Thursday, December 31, 2009

Eau de music criticism

I've been re-reading Nicolas Slonimsky's infamous text, The Lexicon of Musical Invective, and was tickled when I came across this passage in the droll but perceptive Peter Schickele foreword that graces the edition I own:

As a serious composer and also as the sole discoverer of the putative music of PDQ Bach, I have been on the receiving end of both pans and raves, and, everything else being equal, I prefer raves. Any highly flattering review I get is, of course, humbly accepted and appreciated, but one stands out, head and shoulders above the rest. It appeared in a respected magazine, and it can only be described as an artist's wet dream: 'Having banished Mr. Schickele some time ago from my conscious mental life as being a fellow whose spoofs of Baroque music, both on records and television, struck me as labored, clumsy, and utterly sophomoric, it was not with alacrity that I reached for the latest sample of his wares. Mr. Schickele, I recant! I grovel before your genius, an abject idolater. Obtuse and inattentive, I have grossly misunderstood your methods and your motives. You are the most.'

Now that's what I call music criticism.

Hell yeah!

Here's to 2010. May we all suddenly and inexplicably graduate from "labored, clumsy, and utterly sophomoric" to "the most."

[photo credit: "The Future of Rock 'n Roll," by fmgbain]

The reproducer

If you've never seen or heard a reproducing piano, mentioned in that last post, here's a useful vid. (Holy crap, is there anything that can't be found on YouTube?)

Monday, December 28, 2009

Lumpy Monday morning

I have no good reason for posting this video, other than the fact that it has a criminally teeny number of YouTube views.

Just doing my part.

Sunday, December 20, 2009

A list you can actually abuse

Since I've been throwing darts at the idea of the best-of list, why not a best-of list you can throw darts at?

Here, according to the elves that run google analytics, are my top ten blog posts from the past year, measured strictly in terms of page views. (Obviously, there are all sorts of problems with this list as a metric of "quality." But as a general introduction to JTMoU, or as a reminder of some things you may have missed, it ain't half bad.)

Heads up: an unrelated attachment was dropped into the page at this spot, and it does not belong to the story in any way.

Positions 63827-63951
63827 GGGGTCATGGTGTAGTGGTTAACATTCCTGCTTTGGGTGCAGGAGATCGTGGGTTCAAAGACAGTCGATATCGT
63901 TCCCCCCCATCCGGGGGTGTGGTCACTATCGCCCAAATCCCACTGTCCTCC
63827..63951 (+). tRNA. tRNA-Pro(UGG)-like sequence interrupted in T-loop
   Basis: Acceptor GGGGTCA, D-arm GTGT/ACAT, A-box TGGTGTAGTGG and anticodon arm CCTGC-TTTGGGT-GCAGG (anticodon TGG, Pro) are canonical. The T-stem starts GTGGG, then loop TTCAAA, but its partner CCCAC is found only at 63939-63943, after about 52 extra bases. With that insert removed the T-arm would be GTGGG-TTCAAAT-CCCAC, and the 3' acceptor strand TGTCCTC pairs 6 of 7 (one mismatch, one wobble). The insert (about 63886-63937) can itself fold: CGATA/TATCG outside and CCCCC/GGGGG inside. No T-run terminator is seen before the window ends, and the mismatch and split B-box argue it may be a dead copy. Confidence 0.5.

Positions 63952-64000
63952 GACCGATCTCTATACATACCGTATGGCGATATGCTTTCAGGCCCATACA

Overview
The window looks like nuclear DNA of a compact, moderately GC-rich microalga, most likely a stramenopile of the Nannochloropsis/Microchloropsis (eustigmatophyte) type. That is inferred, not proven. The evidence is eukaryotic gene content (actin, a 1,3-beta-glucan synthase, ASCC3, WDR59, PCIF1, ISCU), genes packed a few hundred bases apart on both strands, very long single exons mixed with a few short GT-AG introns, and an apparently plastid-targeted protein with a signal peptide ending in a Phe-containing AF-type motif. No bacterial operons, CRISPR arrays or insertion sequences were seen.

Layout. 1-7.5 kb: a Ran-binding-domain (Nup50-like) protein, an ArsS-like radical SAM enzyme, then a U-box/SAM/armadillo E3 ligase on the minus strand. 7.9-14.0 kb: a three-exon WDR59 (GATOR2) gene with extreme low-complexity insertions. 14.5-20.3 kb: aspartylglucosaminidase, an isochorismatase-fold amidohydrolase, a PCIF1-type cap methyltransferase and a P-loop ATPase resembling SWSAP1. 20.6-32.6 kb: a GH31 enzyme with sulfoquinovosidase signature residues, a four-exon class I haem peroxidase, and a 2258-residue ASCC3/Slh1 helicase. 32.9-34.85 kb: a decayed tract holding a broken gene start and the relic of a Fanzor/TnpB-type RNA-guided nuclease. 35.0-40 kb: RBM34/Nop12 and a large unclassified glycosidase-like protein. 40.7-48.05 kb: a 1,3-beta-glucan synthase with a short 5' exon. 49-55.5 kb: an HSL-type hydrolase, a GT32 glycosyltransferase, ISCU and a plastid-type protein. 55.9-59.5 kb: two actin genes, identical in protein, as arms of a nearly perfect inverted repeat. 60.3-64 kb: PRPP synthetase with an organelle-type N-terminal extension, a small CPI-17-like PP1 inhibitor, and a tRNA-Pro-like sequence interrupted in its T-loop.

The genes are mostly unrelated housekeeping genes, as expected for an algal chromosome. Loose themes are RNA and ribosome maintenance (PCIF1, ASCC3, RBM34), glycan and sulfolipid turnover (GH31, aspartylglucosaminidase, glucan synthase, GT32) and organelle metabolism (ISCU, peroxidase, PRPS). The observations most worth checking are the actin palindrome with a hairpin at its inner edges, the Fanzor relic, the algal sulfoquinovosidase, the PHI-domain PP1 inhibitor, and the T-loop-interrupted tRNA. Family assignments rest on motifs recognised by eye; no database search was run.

10. What Passes for Scholarship These Days: Introduction, part one (The first installment in my seemingly endless dissertation-posting series.)

9. We are the world, and we suck (Commentary on the death of Michael Jackson.)

8. The Impossibility of the Avant-Garde (On the pointlessness of trying to be "subversive" in art.)

7. Jazz: the Music of Un-enjoyment (Actually that's an older post, but it was popular this year because of a twitter hashtag. A catalog of shite gigs I have experienced.)

6. No One Dances in New York (My response to Nate Chinen's NYT review of the IJG's Bell House show this past October.)

5. The Funmaker (Lots of pictures of a vintage organ I acquired over the summer.)

4. The Watts Ensemble (The only interview I have done so far: composer/drummer Brian Watson.)

3. Jazz Populi (A response to the Jazz Now project initiated by a consortium of youngish jazz bloggers this past year.)

2. Research & Development (A focus group on the Jazz Now project.)

And the number one JTMoU post of 2009:

1. RIAA breaks guitars, and music in general (An essay on the Joel Tenenbaum case, and the copyright fight as it stands in 2009.)

Many thanks, everyone, for reading, commenting, linking, tweeting, and referencing this year. It's been fun.

[photo credit: Alex Ford]

Friday, December 18, 2009

Speaking of English literature

I know it may seem curious for "Dr. Frank C. Baxter, Professor of English, University of Southern California" to be introducing a film as lovably kooky as 1956's The Mole People. (By the way, you know that a film is "lovably kooky" when it never inspires a remake.)

But he was a real guy, and a real professor, with real experience in the entertainment biz!

And here's a real sun, and a real moon, and then a rather shadowy and formless mass of electric potentiality with little bright sparks in it, and they give us the sense of our stars.

You may in fact remember Professor Baxter from such edutainment classics as "Hemo the Magnificent," directed by Frank Capra. (I sure do. Third grade science class, if I recall correctly.)

Unfortunately, the good doctor passed on long before my tenure at USC -- but I'd like to think that something of his goofy irreverent academic spirit lived on in those hallowed halls, and eventually made its way into an IJG tune or two.

Thursday, December 17, 2009

Now you know why I was an English major

Via Big Think, Lea Carpenter's writeup of a writeup on Peter Ackroyd's particularly bawdy translation of Canterbury Tales. What can I say? Carpenter had me at the title ("Fucking up Chaucer").

It's easy to avoid Chaucer. Or rather, easy to attempt avoiding him even when electing English as a major, or as a passion. Nothing about the academic marketing of Chaucer would lead one to believe he is sexy, or current. Yet he was both.

Actually, when I was first exposed to Chaucer, in the early nineties, it was under the tutelage of a flaxen-haired, husky-voiced associate professor on whom I had a ridiculous, intense, and fleeting crush. And when she read the Tales, aloud, and in the original Middle English (which even on the page always seemed beautifully eerie to me)... well... it left no doubt that this was a poetry that spoke to the soul through the body.

I graunte thee lif if thou canst tellen me
What thing it is that wommen most desiren;
Be war and keep thy nekke boon from iren.

(from the Wife of Bath's Tale)

Anyway, Carpenter goes on to quote Joan Acocella, author of the New Yorker essay on Ackroyd's text: